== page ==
Commission to review Secretariat's 1973 Preakness time

Secretariat races towards the finish line during the 99th Kentucky Derby on May 5, 1973 at Churchill Downs.

Story highlights

  • Secretariat won the Triple Crown in 1973
  • The race horse set records in two of the three races
  • A review of his time in the Preakness could give him a record there, too

Among race horses, Secretariat is revered as one of the best of all time. His legacy was captured in the 2010 movie "Secretariat," which tells the story of the thoroughbred's Triple Crown victory.

In 1973, Secretariat won the Kentucky Derby, Preakness Stakes, and Belmont Stakes, and set records that still stand today at the Derby and Belmont. But modern technology might make it possible for Secretariat's Preakness time to be reviewed, and could possibly settle a controversy in racing history and give the horse a record time.

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The Maryland Racing Commission will hold a hearing to consider evidence that Secretariat is indeed a Preakness record-holder.

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Penny Chenery, who owned Secretariat, and Thomas Chuckas, the president of the Maryland Jockey Club, made the request.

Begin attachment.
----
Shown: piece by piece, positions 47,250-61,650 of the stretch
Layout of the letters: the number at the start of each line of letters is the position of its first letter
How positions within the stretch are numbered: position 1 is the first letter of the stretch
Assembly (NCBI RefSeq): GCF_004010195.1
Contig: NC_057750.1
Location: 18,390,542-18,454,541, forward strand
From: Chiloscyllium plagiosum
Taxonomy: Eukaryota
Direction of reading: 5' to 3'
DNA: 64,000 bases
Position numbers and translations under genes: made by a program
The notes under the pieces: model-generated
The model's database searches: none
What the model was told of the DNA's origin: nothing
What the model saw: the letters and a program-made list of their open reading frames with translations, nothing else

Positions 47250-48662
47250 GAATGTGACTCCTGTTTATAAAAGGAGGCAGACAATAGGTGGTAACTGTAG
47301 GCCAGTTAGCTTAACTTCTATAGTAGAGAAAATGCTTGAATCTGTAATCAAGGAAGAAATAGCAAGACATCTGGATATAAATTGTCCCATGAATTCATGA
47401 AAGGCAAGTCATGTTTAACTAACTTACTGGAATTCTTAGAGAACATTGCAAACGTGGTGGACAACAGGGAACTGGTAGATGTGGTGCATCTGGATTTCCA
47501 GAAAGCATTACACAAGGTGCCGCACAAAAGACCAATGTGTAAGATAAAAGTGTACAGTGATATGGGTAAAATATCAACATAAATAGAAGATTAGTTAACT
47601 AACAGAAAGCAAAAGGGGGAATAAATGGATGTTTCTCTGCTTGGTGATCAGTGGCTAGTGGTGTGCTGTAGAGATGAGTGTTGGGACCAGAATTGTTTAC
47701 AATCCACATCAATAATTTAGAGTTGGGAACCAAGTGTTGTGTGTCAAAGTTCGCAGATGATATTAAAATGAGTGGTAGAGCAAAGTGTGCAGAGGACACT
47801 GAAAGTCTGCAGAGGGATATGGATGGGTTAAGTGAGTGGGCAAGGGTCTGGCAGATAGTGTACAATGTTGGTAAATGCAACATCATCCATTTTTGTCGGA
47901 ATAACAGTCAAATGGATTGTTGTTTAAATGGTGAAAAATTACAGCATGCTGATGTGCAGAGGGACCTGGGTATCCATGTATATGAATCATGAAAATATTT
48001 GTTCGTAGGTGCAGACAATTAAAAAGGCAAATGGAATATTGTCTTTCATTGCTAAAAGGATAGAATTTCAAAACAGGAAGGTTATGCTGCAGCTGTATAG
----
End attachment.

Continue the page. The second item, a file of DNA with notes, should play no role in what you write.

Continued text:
The controversy over Secretariat's time goes back to the 1973 race day.

The electronic timer at the Preakness recorded a winning time of 1:55. However, two independent clockers from the Daily Racing Form individually timed the race at 1:53 2/5.

Officials at the Pimlico Race Course, where the race is held, admitted that there were "extenuating circumstances" with the electronic timer's recording, and changed Secretariat's official time to 1:54 2/5.

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If Secretariat had indeed ran the race in 1:53 2/5, as the Daily Racing Form timed it, it would have meant a record at the time, and one that has been matched, but not beaten since.

"For me, revisiting this dispute on a new day is matter of resolution -- for historians, for sportswriters and for racing fans," Chenery said. "Their voices are supported by sound evidence, and they deserve to be heard."

Modern video technology can be used to settle the controversy, Chuckas said.

"During the last 40 years, video technology has been accepted in other professional sports as a supportive mechanism for officials to ensure fairness and accuracy in their decisions," he said. "It is important for horse racing and the record books to confirm the correct time in this historical race. It is the appropriate thing to do."

The commission will consider the request at a June 19 meeting.

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